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Sunday, January 16, 2022
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Eli Craimer, 17, made aliyah from Riverdale in the summer of 2018 when he was 14. He came with his parents, Ruthie and Shim, his older brother Uri, his twin brother Ben and his younger sister Mia. He credits his success to the fact that his family settled in Modi’in, a city with a strong network of English-speaking teen olim. He misses his friends back in Riverdale, but can’t imagine living anywhere besides Israel.

Aviva: How did you find out you were making aliyah?

Eli: My parents decided it was the right time because, for the first time in a long time, my mom’s entire family was all in the same country. We had never actually lived near our grandparents or aunts and uncles because we lived in America while they lived in England or Israel.

How did you feel about the decision?

We all said, “There’s no way.” America was my home. We lived there our entire lives. So why would we want to leave our lives and go to a place where we would have to restart everything? I was especially upset because Ben and I were going into eighth grade, which was our last year at SAR Academy. We were going to miss the best year and graduation.We ended up being invited back to graduate with our class.

How do you feel about it now?

I would never want to live in America now that I’ve lived here.

How did it go for you at the beginning?

For the first month, we lived at my aunt and uncle’s house, so it felt like a vacation, but then we started school. The first year was hard because I didn’t know Hebrew, but the school gave olim ulpan and a lot of other help. We had friends from New York who had also made aliyah, so we weren’t alone in school. I’m a very shy kid, and I didn’t want to go out and meet new people, but the second Shabbat we were in Israel, I went out to where kids my age were hanging out and said, “Hey, I’m Eli.” The following week, I had a cold, so I didn’t go out. Ben did go out and they thought he was me. Eventually, they worked it all out. We formed this amazing group of friends that I would never want to change. I feel close to all of them.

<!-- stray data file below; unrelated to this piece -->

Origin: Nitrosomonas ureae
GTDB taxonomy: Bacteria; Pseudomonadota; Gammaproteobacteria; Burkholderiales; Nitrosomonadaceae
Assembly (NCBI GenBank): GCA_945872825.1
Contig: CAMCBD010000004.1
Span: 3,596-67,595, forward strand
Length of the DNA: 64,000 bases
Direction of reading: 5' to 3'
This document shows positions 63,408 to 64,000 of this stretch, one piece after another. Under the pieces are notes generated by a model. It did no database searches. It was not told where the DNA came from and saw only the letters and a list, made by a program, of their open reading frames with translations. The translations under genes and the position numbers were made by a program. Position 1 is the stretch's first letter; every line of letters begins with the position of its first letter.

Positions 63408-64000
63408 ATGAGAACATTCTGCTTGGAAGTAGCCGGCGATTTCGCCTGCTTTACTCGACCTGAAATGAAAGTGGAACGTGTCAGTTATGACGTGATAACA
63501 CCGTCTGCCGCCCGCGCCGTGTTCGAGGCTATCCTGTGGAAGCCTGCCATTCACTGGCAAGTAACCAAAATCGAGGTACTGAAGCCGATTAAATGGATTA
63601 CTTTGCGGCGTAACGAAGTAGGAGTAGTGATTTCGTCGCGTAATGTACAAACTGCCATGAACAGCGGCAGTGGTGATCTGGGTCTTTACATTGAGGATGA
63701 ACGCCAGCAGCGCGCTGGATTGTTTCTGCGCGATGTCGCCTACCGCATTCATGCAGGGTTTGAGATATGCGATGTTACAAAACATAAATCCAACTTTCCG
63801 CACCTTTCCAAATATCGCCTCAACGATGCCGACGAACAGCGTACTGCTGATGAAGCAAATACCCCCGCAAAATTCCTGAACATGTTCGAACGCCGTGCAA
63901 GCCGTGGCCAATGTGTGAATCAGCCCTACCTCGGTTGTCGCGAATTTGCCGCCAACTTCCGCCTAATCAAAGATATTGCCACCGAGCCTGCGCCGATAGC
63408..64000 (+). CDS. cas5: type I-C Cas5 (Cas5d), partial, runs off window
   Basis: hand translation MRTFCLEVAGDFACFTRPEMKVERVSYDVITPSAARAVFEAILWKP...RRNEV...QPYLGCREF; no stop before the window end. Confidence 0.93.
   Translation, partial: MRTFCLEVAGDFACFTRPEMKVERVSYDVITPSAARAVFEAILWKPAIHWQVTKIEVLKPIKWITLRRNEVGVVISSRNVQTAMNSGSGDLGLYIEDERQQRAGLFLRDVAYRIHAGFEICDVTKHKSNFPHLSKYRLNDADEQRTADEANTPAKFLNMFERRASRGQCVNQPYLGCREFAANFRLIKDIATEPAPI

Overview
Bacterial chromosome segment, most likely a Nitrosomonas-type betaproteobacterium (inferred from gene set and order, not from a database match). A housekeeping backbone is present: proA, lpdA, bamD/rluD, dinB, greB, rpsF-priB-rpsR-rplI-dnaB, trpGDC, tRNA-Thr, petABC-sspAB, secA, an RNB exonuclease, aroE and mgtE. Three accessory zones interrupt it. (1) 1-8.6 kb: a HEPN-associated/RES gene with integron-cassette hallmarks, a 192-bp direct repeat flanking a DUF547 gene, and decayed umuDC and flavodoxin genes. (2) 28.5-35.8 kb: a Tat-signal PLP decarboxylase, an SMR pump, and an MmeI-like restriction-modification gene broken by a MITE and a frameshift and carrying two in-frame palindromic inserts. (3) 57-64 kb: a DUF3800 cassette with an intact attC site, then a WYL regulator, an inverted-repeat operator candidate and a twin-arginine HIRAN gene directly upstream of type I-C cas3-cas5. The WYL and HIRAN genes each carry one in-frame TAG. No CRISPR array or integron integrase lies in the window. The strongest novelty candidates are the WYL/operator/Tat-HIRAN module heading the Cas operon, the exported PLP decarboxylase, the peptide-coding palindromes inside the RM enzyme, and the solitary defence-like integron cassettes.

What do you love most about living in Israel?

The freedom. In America, my parents would never let me go on a train or a public bus alone, but I feel so free here. I’m able to go wherever I want because my parents feel safe. It gives me so much more space to grow as a person and become more responsible.

What do you to do in your free time?

I mentor a new oleh in seventh grade for two hours a week. I know what he’s feeling because I went through the same thing. I really like music and sports. I taught myself piano and I work on that, and I joined the football team. I also play soccer with my friends from school about twice a week. And of course, Sunday nights is NFL football. I’m never bored.

How is your school life different here than in America?

In America, my entire life was school. We always had schoolwork, and when we got home, we didn’t leave again until the next morning. We were either studying for a test or doing homework. Our social life revolved around school. For sports, we were either on a school team or we weren’t on any team. In America, everything revolves around school. Here, they give us work, but we are able to do it and then still have enough time to have a life.

Is there anything that you miss about living in New York?

I was born into our shul. My dad was the chazan of the shul, and I do miss singing with him every Shabbat. I also miss the cold weather.

Do you have a message for kids who are making aliyah?

Kids are often scared to make aliyah, and they think their parents are ruining their lives. It won’t ruin your life. I think it will change your life for the better and you’ll grow as a person.

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